Hamilton Co. — For months, officials and health experts have raced to get Americans vaccinated.
This week, several leaders of the largest religious organization in the world are expressing hesitation over the newest vaccine to be authorized. Including one in our backyard.
The Bishop of Diocese of Knoxville, Rick Stika tweeted on Tuesday:
"Tomorrow I will be issuing information to DIoKnox concerning the J and J vaccine. It appears that a cell line derived from an aborted child seems to have been used in the development and production of the Johnson & Johnson vaccine. Other alternatives are available."
We sat down with Pastor David Carter of Basilica of St. Peters St. Paul in Chattanooga. He says he wants to make it clear that the Catholic Church is not against getting vaccinated.
"The basic gist of the statement is this, we are not anti-vaccine," Carter said.
Carter says people need to weigh their options and make the best choice for themselves.
"The Moderna vaccine, the Pfizer vaccine seemed to be more in line with the Catholic understanding of acceptable practices to develop and to use, and that we would recommend those when there's an option to choose those if that's if it's on the table," Carter said.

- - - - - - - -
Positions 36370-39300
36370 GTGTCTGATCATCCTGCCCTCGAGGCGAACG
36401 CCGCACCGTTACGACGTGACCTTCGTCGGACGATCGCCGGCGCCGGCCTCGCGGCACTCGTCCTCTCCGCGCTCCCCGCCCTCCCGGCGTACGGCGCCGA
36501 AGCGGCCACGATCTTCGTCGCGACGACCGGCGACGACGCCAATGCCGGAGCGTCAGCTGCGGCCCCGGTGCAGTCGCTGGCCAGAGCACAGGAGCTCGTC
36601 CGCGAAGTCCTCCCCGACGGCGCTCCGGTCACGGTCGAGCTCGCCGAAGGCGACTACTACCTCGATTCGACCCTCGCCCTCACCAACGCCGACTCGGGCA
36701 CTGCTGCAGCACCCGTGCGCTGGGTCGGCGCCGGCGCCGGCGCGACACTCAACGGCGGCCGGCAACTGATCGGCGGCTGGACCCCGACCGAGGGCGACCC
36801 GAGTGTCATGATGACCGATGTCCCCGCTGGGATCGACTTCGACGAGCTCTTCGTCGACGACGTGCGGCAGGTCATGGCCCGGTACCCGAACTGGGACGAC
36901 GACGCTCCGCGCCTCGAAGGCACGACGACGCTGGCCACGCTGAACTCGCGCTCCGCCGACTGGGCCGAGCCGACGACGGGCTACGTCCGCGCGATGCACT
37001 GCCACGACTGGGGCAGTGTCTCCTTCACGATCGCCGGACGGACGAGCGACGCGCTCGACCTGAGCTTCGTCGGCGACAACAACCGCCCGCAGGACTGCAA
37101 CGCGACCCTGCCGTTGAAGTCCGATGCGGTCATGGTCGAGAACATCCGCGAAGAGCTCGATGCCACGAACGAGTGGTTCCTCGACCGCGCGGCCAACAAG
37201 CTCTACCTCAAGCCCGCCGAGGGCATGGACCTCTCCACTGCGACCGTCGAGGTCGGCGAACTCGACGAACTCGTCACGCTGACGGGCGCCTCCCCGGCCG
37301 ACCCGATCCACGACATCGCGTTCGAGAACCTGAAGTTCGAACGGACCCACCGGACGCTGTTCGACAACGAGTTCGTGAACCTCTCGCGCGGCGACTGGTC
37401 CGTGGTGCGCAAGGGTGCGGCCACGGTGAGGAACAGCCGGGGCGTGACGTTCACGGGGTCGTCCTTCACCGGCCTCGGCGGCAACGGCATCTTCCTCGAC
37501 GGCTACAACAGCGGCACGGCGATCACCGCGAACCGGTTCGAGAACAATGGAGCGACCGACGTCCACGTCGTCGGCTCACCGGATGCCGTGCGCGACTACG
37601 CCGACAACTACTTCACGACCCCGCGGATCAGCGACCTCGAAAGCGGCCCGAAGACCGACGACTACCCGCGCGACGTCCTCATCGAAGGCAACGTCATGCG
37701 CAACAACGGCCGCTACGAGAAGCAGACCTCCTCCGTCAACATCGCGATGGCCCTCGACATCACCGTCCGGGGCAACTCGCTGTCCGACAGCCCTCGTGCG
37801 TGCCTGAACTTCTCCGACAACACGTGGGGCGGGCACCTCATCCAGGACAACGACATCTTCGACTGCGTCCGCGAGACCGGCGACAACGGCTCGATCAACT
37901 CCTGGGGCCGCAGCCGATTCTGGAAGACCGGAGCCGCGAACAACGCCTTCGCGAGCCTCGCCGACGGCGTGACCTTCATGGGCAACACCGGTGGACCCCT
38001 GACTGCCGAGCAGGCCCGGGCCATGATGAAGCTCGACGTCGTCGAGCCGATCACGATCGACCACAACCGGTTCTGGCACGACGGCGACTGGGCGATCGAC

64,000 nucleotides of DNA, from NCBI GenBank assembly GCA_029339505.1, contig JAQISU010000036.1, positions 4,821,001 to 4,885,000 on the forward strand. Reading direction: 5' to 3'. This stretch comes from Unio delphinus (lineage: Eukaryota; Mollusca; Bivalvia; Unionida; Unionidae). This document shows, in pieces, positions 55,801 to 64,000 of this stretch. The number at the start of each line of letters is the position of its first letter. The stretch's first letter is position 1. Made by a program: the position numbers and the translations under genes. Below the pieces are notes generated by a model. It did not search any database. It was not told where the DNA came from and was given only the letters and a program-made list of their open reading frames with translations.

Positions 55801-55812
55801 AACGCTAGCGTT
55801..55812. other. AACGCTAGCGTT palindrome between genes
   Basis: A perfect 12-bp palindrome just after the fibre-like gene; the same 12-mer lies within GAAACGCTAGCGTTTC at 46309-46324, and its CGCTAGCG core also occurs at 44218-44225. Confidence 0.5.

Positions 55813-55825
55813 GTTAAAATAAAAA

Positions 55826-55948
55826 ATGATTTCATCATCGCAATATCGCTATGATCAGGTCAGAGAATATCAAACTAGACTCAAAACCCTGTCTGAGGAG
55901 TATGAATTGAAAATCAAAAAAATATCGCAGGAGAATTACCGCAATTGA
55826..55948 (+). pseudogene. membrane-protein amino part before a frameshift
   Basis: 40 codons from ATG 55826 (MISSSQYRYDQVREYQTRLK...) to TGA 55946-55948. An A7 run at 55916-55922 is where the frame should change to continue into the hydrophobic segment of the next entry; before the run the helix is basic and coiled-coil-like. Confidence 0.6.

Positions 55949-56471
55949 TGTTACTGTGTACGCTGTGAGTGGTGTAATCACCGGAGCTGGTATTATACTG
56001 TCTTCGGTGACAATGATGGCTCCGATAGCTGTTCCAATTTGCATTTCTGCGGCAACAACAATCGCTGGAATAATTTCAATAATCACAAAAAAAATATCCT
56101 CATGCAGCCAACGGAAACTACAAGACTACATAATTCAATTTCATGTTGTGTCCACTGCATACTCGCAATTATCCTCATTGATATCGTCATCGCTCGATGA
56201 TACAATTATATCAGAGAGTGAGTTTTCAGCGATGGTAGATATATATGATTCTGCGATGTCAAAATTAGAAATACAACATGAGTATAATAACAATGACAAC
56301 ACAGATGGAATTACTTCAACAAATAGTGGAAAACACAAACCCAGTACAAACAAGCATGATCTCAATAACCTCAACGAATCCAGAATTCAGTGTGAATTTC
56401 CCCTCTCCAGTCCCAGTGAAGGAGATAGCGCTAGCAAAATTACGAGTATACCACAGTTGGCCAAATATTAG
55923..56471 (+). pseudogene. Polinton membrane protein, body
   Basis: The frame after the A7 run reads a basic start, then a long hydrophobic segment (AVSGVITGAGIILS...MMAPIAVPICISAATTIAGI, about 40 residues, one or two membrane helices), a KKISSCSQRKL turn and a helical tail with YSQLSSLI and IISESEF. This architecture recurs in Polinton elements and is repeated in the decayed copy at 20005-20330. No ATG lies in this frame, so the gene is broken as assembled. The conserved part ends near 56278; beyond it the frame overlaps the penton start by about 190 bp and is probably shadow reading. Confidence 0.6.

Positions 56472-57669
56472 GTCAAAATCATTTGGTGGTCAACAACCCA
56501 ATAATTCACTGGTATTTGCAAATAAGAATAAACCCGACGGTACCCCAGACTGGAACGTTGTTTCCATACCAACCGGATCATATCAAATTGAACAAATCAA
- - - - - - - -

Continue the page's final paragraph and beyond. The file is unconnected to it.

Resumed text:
On Wednesday, the Diocese of Knoxville released a statement.
In part it read:
“For the Johnson & Johnson vaccine, we as a Church find it to be morally questionable. However, there are going to be situations where you are forced to accept it as the only choice. It would be different if your main intention is to seek out that particular type of vaccine, but at some point, you might not have a choice. God will understand that, Bishop Stika said.”
Johnson and Johnson released a statement that did not deny the contention but instead stressed there is no actual fetal tissue used in its vaccine.
Dr. David Bruce is a medical director for one to one Health in Hamilton County and he understands this is a personal decision.
"Some of those were from a cell line obtained in the 1980's from apparently an aborted fetus," Bruce said.
Bruce says his wife is Catholic and also a physician. He says this has been a conversation in their household.
Bruce says the long term impacts of any COVID-19 vaccine have the ability to save many.
"And as far as I'm concerned, a vaccine is the most pro life thing that there is, it is it was generated to protect human life," Bruce said.
To read the Diocese of Knoxville's full statement, click here.
According to ABC News, in late December, the Vatican wrote "When ethically irreproachable Covid-19 vaccines are not available, it is morally acceptable to receive Covid-19 vaccines that have used cell lines from aborted fetuses in their research and production process."